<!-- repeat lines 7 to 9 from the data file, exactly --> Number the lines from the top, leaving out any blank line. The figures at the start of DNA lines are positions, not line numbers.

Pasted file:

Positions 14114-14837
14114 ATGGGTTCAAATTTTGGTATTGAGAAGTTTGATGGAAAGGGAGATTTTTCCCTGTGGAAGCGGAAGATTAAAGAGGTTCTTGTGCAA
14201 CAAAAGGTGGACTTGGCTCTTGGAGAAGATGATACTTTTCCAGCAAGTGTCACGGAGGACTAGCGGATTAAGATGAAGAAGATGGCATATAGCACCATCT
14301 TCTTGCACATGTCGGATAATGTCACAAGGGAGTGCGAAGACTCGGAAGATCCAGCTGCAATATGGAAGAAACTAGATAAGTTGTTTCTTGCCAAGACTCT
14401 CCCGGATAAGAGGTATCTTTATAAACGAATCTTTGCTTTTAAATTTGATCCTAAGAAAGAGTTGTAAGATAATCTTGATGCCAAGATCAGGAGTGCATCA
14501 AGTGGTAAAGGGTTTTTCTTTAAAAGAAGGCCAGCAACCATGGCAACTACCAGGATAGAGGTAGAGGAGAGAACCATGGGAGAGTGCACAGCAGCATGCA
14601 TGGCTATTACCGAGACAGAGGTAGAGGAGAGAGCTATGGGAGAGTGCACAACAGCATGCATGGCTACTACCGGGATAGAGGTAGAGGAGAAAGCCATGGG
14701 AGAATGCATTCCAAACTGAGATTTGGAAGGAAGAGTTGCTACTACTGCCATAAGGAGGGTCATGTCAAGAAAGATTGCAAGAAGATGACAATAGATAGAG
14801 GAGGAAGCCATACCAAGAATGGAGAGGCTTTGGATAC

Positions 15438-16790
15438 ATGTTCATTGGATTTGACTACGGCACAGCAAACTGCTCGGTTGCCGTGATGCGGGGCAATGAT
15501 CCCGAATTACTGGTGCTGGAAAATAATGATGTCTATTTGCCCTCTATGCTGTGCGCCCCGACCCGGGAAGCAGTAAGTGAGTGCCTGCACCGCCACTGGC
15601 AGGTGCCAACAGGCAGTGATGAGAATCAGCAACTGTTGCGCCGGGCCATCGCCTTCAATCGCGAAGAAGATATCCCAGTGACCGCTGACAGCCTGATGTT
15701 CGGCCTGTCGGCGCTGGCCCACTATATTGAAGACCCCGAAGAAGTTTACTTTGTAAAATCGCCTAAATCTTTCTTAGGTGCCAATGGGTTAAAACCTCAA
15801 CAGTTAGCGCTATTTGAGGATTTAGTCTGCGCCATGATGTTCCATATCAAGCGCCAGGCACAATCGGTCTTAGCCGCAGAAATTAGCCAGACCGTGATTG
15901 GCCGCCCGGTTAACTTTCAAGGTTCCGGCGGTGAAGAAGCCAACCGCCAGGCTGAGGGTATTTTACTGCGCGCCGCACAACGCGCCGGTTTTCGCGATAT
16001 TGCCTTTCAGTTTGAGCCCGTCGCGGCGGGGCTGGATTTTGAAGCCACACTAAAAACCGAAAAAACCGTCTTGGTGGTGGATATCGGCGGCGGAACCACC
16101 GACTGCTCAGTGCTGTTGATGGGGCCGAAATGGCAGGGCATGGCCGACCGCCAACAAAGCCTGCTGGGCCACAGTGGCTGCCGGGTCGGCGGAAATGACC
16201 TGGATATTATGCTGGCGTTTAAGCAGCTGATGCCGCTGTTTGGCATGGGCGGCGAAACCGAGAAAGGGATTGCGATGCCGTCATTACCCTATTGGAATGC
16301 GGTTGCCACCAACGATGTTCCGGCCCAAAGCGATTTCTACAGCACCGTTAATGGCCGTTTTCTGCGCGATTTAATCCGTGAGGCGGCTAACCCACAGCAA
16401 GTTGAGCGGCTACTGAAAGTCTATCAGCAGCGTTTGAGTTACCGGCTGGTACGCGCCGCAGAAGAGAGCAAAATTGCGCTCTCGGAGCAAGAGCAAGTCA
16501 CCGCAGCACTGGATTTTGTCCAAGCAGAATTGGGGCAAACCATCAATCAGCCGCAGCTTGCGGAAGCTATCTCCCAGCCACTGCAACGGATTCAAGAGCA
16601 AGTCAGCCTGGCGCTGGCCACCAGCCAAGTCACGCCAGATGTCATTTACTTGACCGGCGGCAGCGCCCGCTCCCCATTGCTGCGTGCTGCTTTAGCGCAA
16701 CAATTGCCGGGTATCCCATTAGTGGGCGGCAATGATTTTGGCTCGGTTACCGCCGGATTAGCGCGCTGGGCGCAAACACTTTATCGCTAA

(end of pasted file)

14601 TGGCTATTACCGAGACAGAGGTAGAGGAGAGAGCTATGGGAGAGTGCACAACAGCATGCATGGCTACTACCGGGATAGAGGTAGAGGAGAAAGCCATGGG
14701 AGAATGCATTCCAAACTGAGATTTGGAAGGAAGAGTTGCTACTACTGCCATAAGGAGGGTCATGTCAAGAAAGATTGCAAGAAGATGACAATAGATAGAG
14801 GAGGAAGCCATACCAAGAATGGAGAGGCTTTGGATAC